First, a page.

|...but instead they find this.|
So it is to the kind of player who might more easily be repulsed by their early EVE experience that we look. The Star Wars: Galaxies refugees, the WoW-weary masses, the MMO neophyte. And here it is in the first few minutes of gameplay where much of the retention battle is won or lost.
Death by Windows
Many players who might find themselves potentially entranced by the sedate depths of their first few hours in space have first got to overcome a number of unnecessary and potentially deal-breaking hurdles that might have them all out to (the Dune) sea or even running for the hills (of Azeroth).
|Familiarity breeds subscriptions.|
Much of the tutorial segment of the early experience is adequate, if lacking excitement. There is enough to engage the new player, in fact if anything the sheer volume of information is a likely deterrent for those players not prepared to persevere.
The recent addition of a fully spoken Aura tutorial is excellent, further engaging the player and providing some solace from the squads if hideous boxes that will soon pollute the screen. It is here that EVE really does itself a disservice, with the initial positive experience starting being ruined by what feels like your art teacher giving you written homework. To worsen the experience, the default size of the tutorial text window is often not quite big enough to contain all of the text displayed, demanding unnecessary interaction with a fiddly scroll bar. Within minutes of following Aura's instructions the new player will find themselves drowning in ugly little windows, all inappropriately sized to show the information within (and un-resizable in some cases). Nonetheless, with perseverance, the player will soon be prompted to undock where the stunning visual experience will sadly be marred by the frustration of fighting against disorienting camera movement and a fussy right-click drop-down control system.
|Five minutes into the first tutorial - more windows than a greenhouse.|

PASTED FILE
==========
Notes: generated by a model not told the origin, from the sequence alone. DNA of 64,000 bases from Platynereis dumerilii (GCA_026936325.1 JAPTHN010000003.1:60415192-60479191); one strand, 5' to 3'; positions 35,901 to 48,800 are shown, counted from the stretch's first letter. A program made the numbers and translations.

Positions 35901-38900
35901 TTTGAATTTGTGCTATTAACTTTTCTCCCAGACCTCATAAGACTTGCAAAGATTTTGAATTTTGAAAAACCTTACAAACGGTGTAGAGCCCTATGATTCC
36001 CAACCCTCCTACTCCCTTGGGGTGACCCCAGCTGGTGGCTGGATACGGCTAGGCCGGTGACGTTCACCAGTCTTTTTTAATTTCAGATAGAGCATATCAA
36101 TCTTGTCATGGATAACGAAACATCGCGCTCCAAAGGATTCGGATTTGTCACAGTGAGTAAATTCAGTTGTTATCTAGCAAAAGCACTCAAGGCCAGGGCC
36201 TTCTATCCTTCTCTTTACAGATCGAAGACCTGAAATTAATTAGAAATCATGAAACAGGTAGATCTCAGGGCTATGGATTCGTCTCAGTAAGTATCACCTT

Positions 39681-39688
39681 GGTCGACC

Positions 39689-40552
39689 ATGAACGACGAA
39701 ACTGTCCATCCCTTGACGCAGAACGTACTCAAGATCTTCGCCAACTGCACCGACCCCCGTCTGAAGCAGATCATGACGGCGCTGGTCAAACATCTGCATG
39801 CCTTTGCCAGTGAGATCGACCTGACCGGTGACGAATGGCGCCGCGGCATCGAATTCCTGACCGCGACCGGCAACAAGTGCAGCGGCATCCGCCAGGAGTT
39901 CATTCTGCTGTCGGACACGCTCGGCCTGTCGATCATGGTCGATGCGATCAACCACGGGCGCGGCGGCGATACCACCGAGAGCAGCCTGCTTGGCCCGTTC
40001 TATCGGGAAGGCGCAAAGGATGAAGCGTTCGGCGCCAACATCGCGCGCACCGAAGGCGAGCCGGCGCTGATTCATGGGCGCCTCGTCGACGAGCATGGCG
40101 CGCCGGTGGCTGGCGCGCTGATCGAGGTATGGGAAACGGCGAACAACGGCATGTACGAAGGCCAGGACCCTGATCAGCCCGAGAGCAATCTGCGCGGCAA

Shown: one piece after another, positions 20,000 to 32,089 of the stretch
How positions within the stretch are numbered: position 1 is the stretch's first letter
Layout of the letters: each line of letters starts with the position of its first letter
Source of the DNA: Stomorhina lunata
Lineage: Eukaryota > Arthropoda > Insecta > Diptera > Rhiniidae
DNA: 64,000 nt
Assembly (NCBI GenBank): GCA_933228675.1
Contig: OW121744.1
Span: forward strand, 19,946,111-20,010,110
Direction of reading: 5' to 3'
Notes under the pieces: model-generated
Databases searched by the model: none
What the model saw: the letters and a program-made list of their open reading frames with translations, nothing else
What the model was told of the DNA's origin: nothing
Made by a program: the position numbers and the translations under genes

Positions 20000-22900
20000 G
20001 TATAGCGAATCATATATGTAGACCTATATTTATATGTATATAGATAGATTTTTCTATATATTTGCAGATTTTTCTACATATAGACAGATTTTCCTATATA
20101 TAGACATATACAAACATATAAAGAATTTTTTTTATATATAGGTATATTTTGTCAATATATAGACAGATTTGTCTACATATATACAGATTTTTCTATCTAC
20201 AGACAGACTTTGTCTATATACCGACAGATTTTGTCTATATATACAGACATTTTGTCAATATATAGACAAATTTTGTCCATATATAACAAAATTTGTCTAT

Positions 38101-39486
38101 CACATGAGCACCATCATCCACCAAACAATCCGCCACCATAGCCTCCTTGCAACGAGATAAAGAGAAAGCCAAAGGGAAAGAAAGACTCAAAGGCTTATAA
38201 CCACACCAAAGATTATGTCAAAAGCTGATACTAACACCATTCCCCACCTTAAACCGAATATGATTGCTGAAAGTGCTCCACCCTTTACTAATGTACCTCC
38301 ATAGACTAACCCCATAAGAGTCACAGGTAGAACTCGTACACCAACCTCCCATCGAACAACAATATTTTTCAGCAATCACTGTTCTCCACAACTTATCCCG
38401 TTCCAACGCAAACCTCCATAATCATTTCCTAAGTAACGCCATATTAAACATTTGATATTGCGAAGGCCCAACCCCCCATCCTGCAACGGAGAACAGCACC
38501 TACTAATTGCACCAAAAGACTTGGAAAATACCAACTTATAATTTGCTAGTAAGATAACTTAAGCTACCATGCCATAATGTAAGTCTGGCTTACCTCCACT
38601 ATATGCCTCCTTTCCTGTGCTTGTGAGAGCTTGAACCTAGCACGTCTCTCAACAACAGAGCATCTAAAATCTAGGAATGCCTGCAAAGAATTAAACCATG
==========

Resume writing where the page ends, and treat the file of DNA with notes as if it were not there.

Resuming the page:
Nothing short of a complete overhaul of the user interface will resolve these issues. In a world of infinite time and resources, I'd love to see the following:
- A better alternative to awful right-click menus.
- Windows that are fit for purpose.
- Audio-dialogue driven missions/events.
- Refined tools to replace the overview.
- Intelligent and customisable camera options from cinematic to tactical.
- Context-sensitive HUD overlays.
- Picture-in-Picture Target Monitoring.
- Race/Ship/Module specific HUD elements.
The Waiting Game
Having previously worked in the building industry, one of the entertainingly cruel things that would be inflicted on the young apprentice was being sent to the storesman with requests for fictional items like a “skirting-board ladder”, a “box of sparks” or, more relevantly, a “long weight”. The clued-in storesman will then depart, having instructed the rookie victim to wait for him to return with his requested “long weight”. The storesman will then go to lunch or find some other equally lengthy task to do, leaving the apprentice to unwittingly endure his Long Wait. Whilst highly amusing for the undoubtedly sniggering pranksters, it is far less so for the victim.
In EVE, the Long Wait is a game mechanic, but I'm not sure who is doing the sniggering.
I'm not referring to the skill training mechanic, which is an innovative alternative to the level-grinding process prevalent in so many other MMOs, but to the countless other instances where you are “playing” EVE Online. Except, by “playing” I mean “watching”. You watch as your ship aligns and warps (repeatedly over long journeys), you watch as your mining laser/salvager/tractor beam hums about its business often repeatedly cycling, you even just watch as your ship orbits and repeatedly fires its weapon. In some respects, EVE's gameplay is not far removed from that of Don Bluth's 1983 laserdisc video game Dragon's Lair, which saw players watching segments of footage and occasionally making a decision, prompting more footage.